Background

Rheumatoid arthritis, a chronic inflammatory autoimmune disease, is a complex and multifactorial disorder influenced by both genetic and environmental factors [1]. A distinctive feature of RA is the presence of anti-citrullinate-peptide antibodies (ACPA), i.e., autoantibodies directed against peptides/proteins in which arginine residues have been post-translationally modified into citrulline by peptidilarginine deiminase [2]. ACPA may recognize numerous citrullinated antigens: filaggrin, alpha and beta fibrin/fibrinogen, alpha-enolase, vimentin, histones, and Epstein-Barr virus (EBV)-derived proteins [3, 4]. Because of their strict disease specificity, ACPA have recently been included in the American College of Rheumatologists/European League Against Rheumatism (ACR/EULAR) criteria for diagnosis of RA [5].

ACPA appear very early in the course of the disease, even years before disease manifestations, with an increase in concentrations approaching disease onset [6, 7]. During pre-clinical phases, ACPA recognize a limited number of citrullinated antigens and display low affinity for their antigenic targets [8]. Epitope spreading towards other citrullinated epitopes and avidity maturation occur, and a full repertoire of high-affinity ACPA is established before the onset of the disease and is associated with the disease course [810].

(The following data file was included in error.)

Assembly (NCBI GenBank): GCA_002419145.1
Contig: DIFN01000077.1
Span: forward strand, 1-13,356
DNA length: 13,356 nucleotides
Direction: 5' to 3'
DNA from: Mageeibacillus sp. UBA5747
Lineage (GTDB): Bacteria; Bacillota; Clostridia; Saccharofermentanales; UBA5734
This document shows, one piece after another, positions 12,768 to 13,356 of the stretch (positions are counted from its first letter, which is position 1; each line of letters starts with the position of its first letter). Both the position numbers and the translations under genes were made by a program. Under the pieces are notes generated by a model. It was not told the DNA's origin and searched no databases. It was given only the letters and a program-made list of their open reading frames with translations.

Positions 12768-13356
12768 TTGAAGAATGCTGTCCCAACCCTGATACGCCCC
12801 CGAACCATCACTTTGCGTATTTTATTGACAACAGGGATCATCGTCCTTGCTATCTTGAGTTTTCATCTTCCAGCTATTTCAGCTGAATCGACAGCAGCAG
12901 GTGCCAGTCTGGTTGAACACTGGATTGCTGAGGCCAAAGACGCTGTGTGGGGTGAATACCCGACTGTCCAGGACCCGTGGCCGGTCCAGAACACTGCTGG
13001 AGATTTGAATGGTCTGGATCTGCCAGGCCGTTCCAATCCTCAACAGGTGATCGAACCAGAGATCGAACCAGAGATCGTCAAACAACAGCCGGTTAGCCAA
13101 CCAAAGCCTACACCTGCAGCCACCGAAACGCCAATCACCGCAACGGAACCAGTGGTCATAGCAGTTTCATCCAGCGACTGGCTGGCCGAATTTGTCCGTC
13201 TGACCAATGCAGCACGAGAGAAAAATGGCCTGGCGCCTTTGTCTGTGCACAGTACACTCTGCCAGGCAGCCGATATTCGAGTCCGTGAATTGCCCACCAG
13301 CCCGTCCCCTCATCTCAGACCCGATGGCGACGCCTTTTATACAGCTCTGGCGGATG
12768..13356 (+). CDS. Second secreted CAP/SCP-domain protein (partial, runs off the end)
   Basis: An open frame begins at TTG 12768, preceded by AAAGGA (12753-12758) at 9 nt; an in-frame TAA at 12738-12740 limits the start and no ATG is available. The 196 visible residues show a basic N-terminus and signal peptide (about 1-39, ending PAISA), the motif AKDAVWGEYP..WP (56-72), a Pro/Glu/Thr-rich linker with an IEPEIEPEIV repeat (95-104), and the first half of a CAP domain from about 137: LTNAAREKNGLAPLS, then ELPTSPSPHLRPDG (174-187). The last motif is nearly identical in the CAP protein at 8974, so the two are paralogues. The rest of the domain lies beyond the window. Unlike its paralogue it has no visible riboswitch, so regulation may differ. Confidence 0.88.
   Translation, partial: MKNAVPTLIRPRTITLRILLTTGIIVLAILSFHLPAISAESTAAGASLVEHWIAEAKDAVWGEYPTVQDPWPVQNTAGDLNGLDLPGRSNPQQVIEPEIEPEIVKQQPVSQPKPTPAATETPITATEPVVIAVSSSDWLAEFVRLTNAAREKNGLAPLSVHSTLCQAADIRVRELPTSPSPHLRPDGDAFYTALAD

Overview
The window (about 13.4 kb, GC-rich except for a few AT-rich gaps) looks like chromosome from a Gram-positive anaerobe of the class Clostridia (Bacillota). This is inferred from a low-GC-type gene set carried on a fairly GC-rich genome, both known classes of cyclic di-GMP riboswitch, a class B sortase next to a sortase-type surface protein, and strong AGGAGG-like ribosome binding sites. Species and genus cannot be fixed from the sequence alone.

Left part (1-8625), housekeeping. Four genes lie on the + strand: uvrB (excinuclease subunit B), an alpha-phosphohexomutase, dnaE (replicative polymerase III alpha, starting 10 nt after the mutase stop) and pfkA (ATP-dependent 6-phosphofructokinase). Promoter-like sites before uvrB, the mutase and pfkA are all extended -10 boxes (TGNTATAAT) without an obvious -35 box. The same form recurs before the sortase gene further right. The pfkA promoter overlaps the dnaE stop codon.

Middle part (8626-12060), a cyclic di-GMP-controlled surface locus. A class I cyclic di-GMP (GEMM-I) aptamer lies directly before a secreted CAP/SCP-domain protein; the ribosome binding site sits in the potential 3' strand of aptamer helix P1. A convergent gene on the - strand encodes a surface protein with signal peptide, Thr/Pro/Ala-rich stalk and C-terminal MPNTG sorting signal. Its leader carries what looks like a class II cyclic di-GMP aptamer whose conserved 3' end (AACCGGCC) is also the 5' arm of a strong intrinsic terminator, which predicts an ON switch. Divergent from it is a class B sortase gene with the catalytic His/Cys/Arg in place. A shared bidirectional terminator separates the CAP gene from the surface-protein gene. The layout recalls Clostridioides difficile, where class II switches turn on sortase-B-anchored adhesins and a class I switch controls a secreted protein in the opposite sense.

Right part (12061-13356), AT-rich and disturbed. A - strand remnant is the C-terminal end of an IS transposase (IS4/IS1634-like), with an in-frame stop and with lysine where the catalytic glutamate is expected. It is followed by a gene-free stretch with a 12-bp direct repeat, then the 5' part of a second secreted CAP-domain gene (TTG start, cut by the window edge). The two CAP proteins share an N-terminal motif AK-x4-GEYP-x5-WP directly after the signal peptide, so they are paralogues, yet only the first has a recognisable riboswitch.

The events that take place during the pre-clinical stage and finally lead to the production of high-affinity polyclonal ACPA are not yet elucidated. A current hypothesis is that inflammatory/infectious stimuli induce deimination of exogenous or endogenous antigens, leading to the expansion and differentiation of ACPA-producing B cells, an event occurring mainly in ectopic lymphoid structures (ELS) [11]. The trigger of infectious agents is a possible explanation. EBV, proposed as an inducing agent in RA on the basis of epidemiological and serological data, is an ideal candidate and its presence in synovial ELS further supports its possible role [11, 12]. Alternatively, B-cell differentiation may be induced by the release of citrullinated antigens in a molecular milieu abundant with danger signals. The recent discovery of neutrophil extracellular traps (NETs) as a source of citrullinated antigens, and namely citrullinated histones H3 and H4 [13, 14], intimately associated with pro-inflammatory signals such as LL-37 [15], may be consistent with this hypothesis. In fact, synovial fluid neutrophils have enhanced NETosis in RA, exposing citrullinated antigens that may fuel the production of ACPA [16, 17]. These observations led to the hypothesis that aberrant NETosis is a triggering event in RA, as suggested for other autoimmune diseases. We have previously described deiminated sequences contained in EBV-derived proteins EBNA1 and EBNA2 as specific targets of ACPA, [18, 19] and that sera from patients with RA also react with deiminated H4 released during NETosis [14].